Filing for personal bankruptcy protection might sound like hitting rock bottom, but a couple hundred thousand people a year reach a lower low: filing bankruptcy and failing to complete it.
People who fail to finish a personal bankruptcy reorganization get socked twice. Their credit scores take huge hits when they file for bankruptcy protection. Then, they don't get a lift from completing the process and remain saddled with the debts that sank them into bankruptcy in the first place.
"Once you get bounced out, it's going to be hard for those people to clean up their credit report," says Daniel Austin, an associate law professor at Northeastern University in Boston who studies bankruptcy. "If they had at least gotten the debt discharged, then that credit entry is noted as discharged in bankruptcy. Now, they've got the bankruptcy and the debt."
Experts say people should file for bankruptcy only as a last resort, and there are two options. You can file what's known as a Chapter 7 liquidation, designed for people with no or little disposable income -- the money left over after you pay an amount for expenses that is determined by the law. Chapter 7 wipes out many debts and allows you to start fresh.
Or you can file a Chapter 13 reorganization, designed for people with more disposable income, but who are overwhelmed with debt. Chapter 13 bankruptcies typically allow consumers to prevent foreclosure on their homes and receive some breathing room from creditors. Most of the debt still must be repaid, under terms of a plan that lasts between three and five years.
In 2015, some 297,000 people are expected to file Chapter 13 bankruptcies, the lowest number since 2006, according to the American Bankruptcy Institute, an industry group. But the vast majority probably will not be finished. Of the 2.6 million Chapter 13 cases closed between 2007 and 2014, only 37 percent resulted in the filer completing the court-approved repayment plan. Some 51 percent were dismissed, and 12 percent were converted to other forms of bankruptcies, according to an American Bankruptcy Institute analysis of Justice Department figures.
Why people fail at bankruptcy
People who work with consumers in financial distress say the numbers jibe with their experiences. They say that many times, people who file for bankruptcy fail to have realistic expectations, and often their circumstances change and make repayments tricky. In Chapter 13 bankruptcies, the filer makes a single monthly payment to a trustee, who disburses it to creditors.
"Sometimes, people don't fully understand what they are signing up for," says Keola Harrington, a financial counselor with Clarifi, a nonprofit credit counseling agency in the Philadelphia area. "When they file, they don't understand they are getting themselves into a repayment plan. With these repayment plans, a lot of things can happen over time."
Sometimes, people relapse into bad habits of not paying their bills. In other cases, their financial circumstances change. Maybe they lose their job or take a pay cut. Although Chapter 13 bankruptcy repayment plans can be modified to reflect those changes, doing so takes effort and money, and many people choose instead to start skipping payments.
When they miss too many payments, the trustee can ask the court to dismiss the bankruptcy case because the plan is no longer workable. If a Chapter 13 case is dismissed, creditors can again start seeking foreclosure or repossession, and the person who filed will continue owing payments to creditors plus interest, minus any payments made during bankruptcy. They may be insolvent for years.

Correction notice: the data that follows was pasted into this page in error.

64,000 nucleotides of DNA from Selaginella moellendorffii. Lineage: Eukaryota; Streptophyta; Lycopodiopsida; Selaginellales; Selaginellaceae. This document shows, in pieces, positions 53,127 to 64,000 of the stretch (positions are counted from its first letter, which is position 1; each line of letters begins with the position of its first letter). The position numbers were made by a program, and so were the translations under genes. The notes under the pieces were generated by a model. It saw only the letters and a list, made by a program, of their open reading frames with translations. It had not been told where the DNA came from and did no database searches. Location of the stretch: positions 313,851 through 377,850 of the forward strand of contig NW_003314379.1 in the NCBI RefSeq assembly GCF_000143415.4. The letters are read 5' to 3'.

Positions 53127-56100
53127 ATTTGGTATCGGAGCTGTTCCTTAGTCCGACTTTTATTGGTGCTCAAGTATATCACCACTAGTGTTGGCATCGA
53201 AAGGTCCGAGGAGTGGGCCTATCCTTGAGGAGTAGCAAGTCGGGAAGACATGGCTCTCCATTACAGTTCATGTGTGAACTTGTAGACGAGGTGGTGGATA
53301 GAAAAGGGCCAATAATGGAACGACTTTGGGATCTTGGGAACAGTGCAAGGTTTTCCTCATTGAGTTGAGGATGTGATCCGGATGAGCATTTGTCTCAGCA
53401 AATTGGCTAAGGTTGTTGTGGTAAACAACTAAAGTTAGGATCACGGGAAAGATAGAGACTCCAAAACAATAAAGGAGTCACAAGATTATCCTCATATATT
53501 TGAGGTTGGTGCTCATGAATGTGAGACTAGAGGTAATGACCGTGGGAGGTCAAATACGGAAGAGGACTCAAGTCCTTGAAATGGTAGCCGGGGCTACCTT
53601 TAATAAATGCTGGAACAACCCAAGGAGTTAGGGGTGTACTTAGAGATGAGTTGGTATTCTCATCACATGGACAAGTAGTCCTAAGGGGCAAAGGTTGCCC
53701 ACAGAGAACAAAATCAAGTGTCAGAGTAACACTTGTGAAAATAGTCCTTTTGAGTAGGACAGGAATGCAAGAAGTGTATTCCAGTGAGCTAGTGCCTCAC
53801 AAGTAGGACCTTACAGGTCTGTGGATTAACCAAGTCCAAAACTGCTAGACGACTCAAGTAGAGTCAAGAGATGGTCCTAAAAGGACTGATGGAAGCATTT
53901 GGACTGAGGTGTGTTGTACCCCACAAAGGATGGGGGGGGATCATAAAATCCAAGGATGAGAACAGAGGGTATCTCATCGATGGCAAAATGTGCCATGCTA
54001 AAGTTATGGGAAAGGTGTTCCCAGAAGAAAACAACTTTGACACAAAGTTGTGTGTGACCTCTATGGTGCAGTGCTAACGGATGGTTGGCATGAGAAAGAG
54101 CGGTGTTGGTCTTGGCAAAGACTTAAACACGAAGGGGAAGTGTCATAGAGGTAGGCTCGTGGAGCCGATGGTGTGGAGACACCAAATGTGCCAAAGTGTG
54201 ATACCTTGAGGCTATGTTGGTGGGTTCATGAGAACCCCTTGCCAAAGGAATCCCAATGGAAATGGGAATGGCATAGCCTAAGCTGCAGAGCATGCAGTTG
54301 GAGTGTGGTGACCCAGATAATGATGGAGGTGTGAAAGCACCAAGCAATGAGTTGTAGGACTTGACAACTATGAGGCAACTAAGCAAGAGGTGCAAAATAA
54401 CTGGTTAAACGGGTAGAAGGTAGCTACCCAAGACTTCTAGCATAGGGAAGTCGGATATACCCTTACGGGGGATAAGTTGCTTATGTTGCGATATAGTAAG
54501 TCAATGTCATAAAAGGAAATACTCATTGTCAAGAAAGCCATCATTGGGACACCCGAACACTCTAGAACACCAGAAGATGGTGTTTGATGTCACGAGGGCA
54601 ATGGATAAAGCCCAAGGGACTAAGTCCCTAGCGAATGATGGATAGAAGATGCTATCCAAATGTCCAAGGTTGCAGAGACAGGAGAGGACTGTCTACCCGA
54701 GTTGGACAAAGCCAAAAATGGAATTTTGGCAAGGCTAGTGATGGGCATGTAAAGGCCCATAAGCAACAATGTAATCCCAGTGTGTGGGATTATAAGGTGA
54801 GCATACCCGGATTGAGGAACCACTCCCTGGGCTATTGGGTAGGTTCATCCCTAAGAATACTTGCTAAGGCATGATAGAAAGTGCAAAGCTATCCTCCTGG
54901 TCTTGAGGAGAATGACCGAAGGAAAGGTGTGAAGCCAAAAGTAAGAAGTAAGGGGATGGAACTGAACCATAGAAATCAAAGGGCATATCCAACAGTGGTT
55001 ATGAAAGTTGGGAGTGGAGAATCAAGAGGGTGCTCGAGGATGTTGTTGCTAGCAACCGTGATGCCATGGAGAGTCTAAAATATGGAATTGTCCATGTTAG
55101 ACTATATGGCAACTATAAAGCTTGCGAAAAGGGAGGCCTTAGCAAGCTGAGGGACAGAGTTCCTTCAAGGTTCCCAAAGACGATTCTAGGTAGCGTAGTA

Harrington says some of her clients who are having trouble meeting payments they owe under Chapter 13 feel overwhelmed. Instead of telling their credit counselors that they are unable to meet their repayment obligations, many try to keep up appearances and insist they can pay, even as they fall further behind. "Often times, they just don't pay," she says. "They feel intimidated. They just don't speak up."
The best advice, she says, it to fully understand what a Chapter 13 bankruptcy entails and to communicate with the bankruptcy trustee or credit counselor if problems arise. Missing a few payments can be forgiven, but ignoring the trustee or falling far behind can cause big problems.
In some cases, Chapter 13 reorganizations can be converted to Chapter 7 liquidations, usually if the person's financial circumstances have worsened. But simply converting to Chapter 7 doesn't mean you'll qualify for Chapter 7 relief from your debts. You'll still need to pass the means test, which looks at your ability to pay some of your debts. Your location and family size go into the calculation that determines whether you qualify for Chapter 7 relief.
Harrington's clients have emotional needs, too, she says. Some lose sleep. Just listening to them, understanding their backgrounds and treating them humanely can help people enduring financial stress feel valued.
She also tries to offer hope. Even though a bankruptcy filing damages credit scores and carries a stigma, it is still possible to rebuild credit and even own a house someday.
"Once you file for bankruptcy, that's not the end of it," Harrington says. "Bankruptcy is just one step in the process. What are you going to do differently to never wind up here again?"
At Navicore Solutions, a national nonprofit financial counseling agency, Kim Cole works with clients who never expected to file for bankruptcy, yet wound up there because of a significant life event, such as losing a job or a spouse or having a serious and expensive medical condition.
It shouldn't be entered into lightly, she says, but for some people, it can make sense. "Bankruptcy is definitely not a bad thing," she says. "There are people who absolutely need it and it is there for that reason. In the end, it should be one of the last alternatives."